One of the characteristics of the savannas and the rangelands of pastoral communities is that water is scarce. But if you add climate change to that scarcity, you have a severe situation.

We just recently had a drought in Kenya. We went for three or four months without rain. Many people’s herds collapsed and died, and building a herd is an intergenerational affair.

So for us, climate change is so real.

Benji Jones

You went to grad school in Canada. What was it like to learn about wildlife issues or climate change from textbooks and Western professors?

Kimaren ole Riamit

It was strange. It felt distant and alien. One of the things that I struggled with is that every study must begin with a theoretical framework. You must think from where somebody else started thinking, and continue from there. But I’m used to observing, I’m used to experiencing things firsthand.

I also questioned how conservation was enacted. First came “fortress” conservation, where Indigenous people were pushed out of the land [in the name of protecting wildlife]. The assumption then was that people hate wildlife and are destructive to wildlife.

As we struggled with fortress conservation, a new model emerged called community-based conservation. Community-based conservation is what Indigenous communities have been doing for eons. Wildlife is there because communities are living there with it.

Then when you introduce a so-called investor into these conservation efforts, who might build a tourist lodge and has instruments of power — privileged knowledge of the market and privileged connections to state organizations. The investor ends up being the conservator, not the community. So while community-based conservation is suddenly a big movement toward appreciating what communities have done and continue to do, a lot of work is still needed to create mutually respectful partnerships.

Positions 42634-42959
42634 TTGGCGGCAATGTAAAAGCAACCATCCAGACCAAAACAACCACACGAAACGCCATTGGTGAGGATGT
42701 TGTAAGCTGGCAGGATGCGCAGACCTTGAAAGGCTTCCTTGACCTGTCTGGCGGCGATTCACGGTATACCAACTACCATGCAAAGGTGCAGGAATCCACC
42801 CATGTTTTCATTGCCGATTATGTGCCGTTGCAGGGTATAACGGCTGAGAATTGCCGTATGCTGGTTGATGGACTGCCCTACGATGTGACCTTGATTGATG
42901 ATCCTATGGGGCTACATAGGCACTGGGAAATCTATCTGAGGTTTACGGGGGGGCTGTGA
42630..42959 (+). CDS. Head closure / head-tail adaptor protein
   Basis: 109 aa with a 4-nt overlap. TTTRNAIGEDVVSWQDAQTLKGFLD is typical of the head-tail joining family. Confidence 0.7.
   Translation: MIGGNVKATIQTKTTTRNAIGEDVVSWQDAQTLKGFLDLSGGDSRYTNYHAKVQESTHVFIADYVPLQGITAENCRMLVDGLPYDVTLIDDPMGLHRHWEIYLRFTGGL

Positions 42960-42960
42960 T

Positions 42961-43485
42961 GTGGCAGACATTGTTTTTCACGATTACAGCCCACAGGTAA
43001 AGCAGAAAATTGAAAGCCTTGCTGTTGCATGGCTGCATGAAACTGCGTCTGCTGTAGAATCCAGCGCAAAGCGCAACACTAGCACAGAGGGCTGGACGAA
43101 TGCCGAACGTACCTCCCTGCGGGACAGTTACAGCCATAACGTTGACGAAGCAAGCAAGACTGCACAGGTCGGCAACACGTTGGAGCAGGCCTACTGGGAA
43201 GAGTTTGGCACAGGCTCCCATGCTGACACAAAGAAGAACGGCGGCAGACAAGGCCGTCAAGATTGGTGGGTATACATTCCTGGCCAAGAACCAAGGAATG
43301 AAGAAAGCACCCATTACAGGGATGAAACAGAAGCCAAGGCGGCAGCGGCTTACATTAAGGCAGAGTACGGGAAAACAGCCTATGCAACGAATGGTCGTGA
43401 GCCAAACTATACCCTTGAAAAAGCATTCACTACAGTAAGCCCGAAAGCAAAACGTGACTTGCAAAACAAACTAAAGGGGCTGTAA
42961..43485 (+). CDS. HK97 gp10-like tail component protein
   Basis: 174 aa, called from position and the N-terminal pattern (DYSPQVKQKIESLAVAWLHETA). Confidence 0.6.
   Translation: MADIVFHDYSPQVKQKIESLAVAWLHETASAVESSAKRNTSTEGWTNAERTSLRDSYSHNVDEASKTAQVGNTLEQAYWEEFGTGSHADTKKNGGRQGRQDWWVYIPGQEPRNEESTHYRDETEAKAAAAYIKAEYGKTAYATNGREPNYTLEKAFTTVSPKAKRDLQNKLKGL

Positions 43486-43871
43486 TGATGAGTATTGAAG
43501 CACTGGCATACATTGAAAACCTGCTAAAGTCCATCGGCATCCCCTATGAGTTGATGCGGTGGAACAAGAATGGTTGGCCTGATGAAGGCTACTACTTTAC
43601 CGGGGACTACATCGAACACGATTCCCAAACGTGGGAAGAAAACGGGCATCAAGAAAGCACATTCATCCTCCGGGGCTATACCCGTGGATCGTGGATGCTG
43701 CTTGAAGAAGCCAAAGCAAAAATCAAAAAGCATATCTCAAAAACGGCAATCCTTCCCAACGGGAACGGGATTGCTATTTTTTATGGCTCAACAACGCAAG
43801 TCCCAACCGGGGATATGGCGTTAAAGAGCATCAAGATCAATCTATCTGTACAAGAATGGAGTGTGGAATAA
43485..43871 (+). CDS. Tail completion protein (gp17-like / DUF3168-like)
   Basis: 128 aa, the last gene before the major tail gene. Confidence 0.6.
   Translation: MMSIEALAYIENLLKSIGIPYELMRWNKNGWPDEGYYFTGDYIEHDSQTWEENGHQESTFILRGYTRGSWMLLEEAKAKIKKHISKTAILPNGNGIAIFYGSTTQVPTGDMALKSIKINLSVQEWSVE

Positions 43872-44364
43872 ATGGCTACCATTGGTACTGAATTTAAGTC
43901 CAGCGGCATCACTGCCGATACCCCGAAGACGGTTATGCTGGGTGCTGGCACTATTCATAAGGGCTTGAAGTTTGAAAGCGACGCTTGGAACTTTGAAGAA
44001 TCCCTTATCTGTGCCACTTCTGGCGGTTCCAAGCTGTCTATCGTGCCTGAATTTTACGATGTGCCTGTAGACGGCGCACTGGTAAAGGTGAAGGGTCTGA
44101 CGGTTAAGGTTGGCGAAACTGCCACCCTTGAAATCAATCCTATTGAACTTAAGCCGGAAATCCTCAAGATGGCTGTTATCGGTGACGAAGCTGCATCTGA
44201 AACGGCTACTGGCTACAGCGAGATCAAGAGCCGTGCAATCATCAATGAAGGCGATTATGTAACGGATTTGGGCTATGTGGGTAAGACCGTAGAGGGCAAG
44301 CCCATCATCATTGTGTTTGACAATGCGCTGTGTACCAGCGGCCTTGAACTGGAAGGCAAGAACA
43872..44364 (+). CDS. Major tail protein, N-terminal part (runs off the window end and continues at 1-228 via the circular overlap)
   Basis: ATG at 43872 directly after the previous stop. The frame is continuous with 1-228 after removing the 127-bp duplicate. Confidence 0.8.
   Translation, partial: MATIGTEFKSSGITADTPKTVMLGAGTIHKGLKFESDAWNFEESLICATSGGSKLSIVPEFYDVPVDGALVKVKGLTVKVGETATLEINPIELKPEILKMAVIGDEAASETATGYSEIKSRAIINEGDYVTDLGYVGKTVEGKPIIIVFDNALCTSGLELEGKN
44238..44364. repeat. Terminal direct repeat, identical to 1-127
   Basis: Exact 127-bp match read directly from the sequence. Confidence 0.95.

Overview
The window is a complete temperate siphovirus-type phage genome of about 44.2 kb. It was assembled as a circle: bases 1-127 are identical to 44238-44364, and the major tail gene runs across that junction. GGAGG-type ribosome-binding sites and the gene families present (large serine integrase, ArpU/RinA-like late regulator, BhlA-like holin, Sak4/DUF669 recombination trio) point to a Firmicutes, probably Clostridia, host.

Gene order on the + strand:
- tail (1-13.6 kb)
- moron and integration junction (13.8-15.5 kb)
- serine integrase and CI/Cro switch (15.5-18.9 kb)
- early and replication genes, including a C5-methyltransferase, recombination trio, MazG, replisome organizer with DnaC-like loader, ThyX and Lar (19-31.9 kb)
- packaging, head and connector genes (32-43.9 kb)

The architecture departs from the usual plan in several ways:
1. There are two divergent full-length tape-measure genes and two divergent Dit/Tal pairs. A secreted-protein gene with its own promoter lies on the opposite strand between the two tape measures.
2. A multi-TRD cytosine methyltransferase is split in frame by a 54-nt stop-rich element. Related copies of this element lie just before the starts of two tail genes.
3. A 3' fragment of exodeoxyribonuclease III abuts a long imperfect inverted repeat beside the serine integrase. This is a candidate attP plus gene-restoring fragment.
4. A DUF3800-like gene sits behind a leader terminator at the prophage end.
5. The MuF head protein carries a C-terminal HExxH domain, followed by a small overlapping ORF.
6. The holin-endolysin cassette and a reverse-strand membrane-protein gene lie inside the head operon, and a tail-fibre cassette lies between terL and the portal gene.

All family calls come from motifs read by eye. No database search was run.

‘Death by recognition’

Benji Jones

How was Indigenous knowledge perceived when you were learning about conservation?

Kimaren ole Riamit

Indigenous knowledge was perceived as inferior knowledge. It was perceived as nonrigorous knowledge because it’s nonscientific — because it’s not documented. Never mind that scientific books are written by interviewing and researching in the field and getting knowledge from these communities, and so on. And when those books are written, this knowledge is privatized.

While Kenya is certainly progressing, the institution in charge of Indigenous knowledge is the national museums. There’s an idea that this knowledge should be preserved in the archives. It’s not active knowledge. It’s something to be gazed at, to be frozen in time.

The 15th meeting of the Convention on Biological Diversity, a treaty under the UN, is set to convene later this year in Kunming, China.
Yang Zheng/VCG via Getty Images

Benji Jones

When you look at the major efforts to protect nature today — I’m thinking about the UN Paris Agreement or the new global effort to protect 30 percent of all land and water by 2030 — what role do Indigenous communities play in shaping these initiatives?

Kimaren ole Riamit

When you look at the Convention on Biological Diversity or the Sustainable Development Goals or the Paris Agreement, Indigenous people have managed to put placeholders in these decisions. For example, there’s recognition [in these initiatives] that Indigenous knowledge should inform climate change adaptation and mitigation. We have put in a placeholder that says Indigenous knowledge is grounded in collective land tenure.